⚠️ Do not use _same _“scope name” and “project directory name”. npm will “optimizations” in node_modules where it removes the scope name from the directory name🙄

If you prefer to decrease control, basically the same result can be achieved through:

cd /   # Go to root of monorepo
npm init --scope=@suzieq -w ./packages/ValidatorHelper

The “hack” of node_modules

Now, this is super important. npm will automatically process any package.json found under “packages” and create a link between node_modules to this folder.

inside node_modulesinside node_modules

link to the packages\validatorhelper folder

link to the packages\validatorhelper folder

So after each time, a local package has been created (or really, a package.json has been created/modified) then go to the monorepo root and run npm install (and optionally check node_modules for the updated link).

⚠️ Do not run npm install in the package directory. node_modules is from now on “owned” by the monorepo and should exist at the root of the monorepo. More on this topic below.


Now there are many examples where this file extends an already existing tsconfig.json. This works just fine, but for the sake of simplicity, that feature isn't used here.

rootDir, outDir and composite settings must be specified.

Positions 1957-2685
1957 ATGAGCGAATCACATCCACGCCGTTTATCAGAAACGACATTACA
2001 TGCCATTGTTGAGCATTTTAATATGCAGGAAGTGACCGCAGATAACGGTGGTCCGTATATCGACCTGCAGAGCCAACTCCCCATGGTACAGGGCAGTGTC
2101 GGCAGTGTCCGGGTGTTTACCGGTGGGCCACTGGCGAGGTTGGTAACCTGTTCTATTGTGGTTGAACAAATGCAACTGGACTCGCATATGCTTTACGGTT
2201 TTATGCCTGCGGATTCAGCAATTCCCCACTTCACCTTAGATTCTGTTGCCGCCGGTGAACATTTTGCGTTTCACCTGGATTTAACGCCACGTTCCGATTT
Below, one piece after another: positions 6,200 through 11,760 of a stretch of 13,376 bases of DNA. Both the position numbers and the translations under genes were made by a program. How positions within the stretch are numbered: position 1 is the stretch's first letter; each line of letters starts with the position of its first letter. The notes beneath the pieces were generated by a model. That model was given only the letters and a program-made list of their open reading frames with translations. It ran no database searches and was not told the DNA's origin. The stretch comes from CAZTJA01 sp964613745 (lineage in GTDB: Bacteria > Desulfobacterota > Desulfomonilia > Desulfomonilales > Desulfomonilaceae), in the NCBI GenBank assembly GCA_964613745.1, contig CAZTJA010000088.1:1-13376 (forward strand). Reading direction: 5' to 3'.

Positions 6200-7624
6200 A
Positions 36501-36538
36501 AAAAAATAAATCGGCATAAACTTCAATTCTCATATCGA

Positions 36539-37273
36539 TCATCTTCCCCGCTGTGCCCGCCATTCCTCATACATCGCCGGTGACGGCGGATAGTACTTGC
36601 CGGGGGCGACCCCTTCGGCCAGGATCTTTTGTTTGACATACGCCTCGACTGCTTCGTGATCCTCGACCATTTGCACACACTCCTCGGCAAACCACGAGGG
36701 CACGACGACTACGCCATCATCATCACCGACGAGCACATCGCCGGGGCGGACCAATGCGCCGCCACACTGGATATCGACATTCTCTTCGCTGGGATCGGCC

This configuration will make the package build its result to ./bin with included TypeScript definitions.

    "compilerOptions": {
        "incremental": true,
        "target": "es2019",
        "module": "commonjs",
        "declaration": true,
        "sourceMap": true,
        "strict": true,
        "moduleResolution": "node",
        "esModuleInterop": true,
        "skipLibCheck": true,
        "forceConsistentCasingInFileNames": true,
        "rootDir": "./src",
        "outDir": "./bin",
        "composite": true


Finally, create the folder src and the index.ts file.

console.log("Debug: Loading ValidateHelper/index");

export function ValidateUserName(name: string): boolean {
    return (name !== undefined && name.length > 10);

Verify package is ok

At this point, it's possible to check that everything seems OK.

# Change working directory
cd /packages/ValidatorHelper

# Examine the combined tsconfig-file (this and the root one)
tsc --showconfig

# Testrun the module (as-is)
node -r ts-node/register src/index.ts